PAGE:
Open enrollment is coming again soon and it's never too early to start thinking about how you and your family will approach it. 2020 has thrown both financial and medical curve balls to many Americans that it seems more important than ever before to pay attention to how much we are paying for health care and what exactly we are buying.
Open enrollment is the period of time each year during which a person is able to enroll in a new health insurance plan. In fact, it is ONLY during this time of the year that a person is able to enroll in a new health insurance plan for the upcoming calendar year, unless there are qualifying special circumstances in the future. During open enrollment, a person can purchase a health insurance plan, switch to a different insurance plan, add family members or remove family members from insurance plans, or apply for subsidies to help pay for health insurance. The open enrollment period is 11/1/2020 to 12/15/2020.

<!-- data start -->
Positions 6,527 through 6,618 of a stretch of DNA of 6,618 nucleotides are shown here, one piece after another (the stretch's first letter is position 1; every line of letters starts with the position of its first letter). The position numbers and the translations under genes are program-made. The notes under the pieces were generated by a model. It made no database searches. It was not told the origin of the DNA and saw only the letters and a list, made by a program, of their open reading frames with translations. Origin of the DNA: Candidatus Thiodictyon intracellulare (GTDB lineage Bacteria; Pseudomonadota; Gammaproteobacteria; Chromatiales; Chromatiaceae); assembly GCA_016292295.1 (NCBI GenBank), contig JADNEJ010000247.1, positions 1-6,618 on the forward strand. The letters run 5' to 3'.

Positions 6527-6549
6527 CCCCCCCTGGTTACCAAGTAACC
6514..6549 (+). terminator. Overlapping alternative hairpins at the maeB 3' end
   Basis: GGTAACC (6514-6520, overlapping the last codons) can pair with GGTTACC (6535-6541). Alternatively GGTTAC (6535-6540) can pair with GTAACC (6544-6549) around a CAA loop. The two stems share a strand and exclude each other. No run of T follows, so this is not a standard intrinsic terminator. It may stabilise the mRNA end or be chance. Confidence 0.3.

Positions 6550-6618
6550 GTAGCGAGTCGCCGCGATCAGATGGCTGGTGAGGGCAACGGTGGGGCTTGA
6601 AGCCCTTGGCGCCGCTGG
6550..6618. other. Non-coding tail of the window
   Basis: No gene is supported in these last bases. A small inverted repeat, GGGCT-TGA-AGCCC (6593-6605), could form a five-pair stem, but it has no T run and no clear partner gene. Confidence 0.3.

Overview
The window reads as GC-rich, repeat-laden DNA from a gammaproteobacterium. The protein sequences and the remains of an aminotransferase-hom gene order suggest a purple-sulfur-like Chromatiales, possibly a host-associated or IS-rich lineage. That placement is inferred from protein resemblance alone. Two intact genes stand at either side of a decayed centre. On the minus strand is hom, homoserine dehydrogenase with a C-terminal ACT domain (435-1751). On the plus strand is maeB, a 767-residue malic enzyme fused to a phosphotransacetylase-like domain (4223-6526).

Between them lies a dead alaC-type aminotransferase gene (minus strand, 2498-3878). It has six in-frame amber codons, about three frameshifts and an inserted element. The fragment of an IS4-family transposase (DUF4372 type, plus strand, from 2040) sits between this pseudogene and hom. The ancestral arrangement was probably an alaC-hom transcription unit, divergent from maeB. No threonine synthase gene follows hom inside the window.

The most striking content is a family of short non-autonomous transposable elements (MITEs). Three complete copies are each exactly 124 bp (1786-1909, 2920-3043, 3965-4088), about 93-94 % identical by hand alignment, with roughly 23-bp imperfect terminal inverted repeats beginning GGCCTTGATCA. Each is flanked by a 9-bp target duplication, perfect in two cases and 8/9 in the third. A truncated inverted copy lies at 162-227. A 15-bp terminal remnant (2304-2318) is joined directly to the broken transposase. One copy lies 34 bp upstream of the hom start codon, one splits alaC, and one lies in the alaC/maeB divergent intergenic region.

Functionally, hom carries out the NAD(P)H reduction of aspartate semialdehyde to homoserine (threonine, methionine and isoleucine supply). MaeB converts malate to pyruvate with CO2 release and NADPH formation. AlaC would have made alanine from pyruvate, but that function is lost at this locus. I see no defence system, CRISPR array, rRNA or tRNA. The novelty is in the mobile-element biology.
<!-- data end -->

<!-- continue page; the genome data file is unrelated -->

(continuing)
There are several things to starting thinking about before open enrollment in order to prepare.
What was your medical activity like this past year? Was it relatively quiet? Do you think you will have many office visits? Many specialist visits?
What do you anticipate your medical expenses to be this upcoming year? Do you anticipate a big surgery this year? Do you take a lot of medications?
Do you have a list of "must-have" doctors or medications or facilities? Will they be in your network?
What is your household income for 2021? Do you think you might qualify for subsidies? Can you afford your co-pays? How reasonable is your deductible?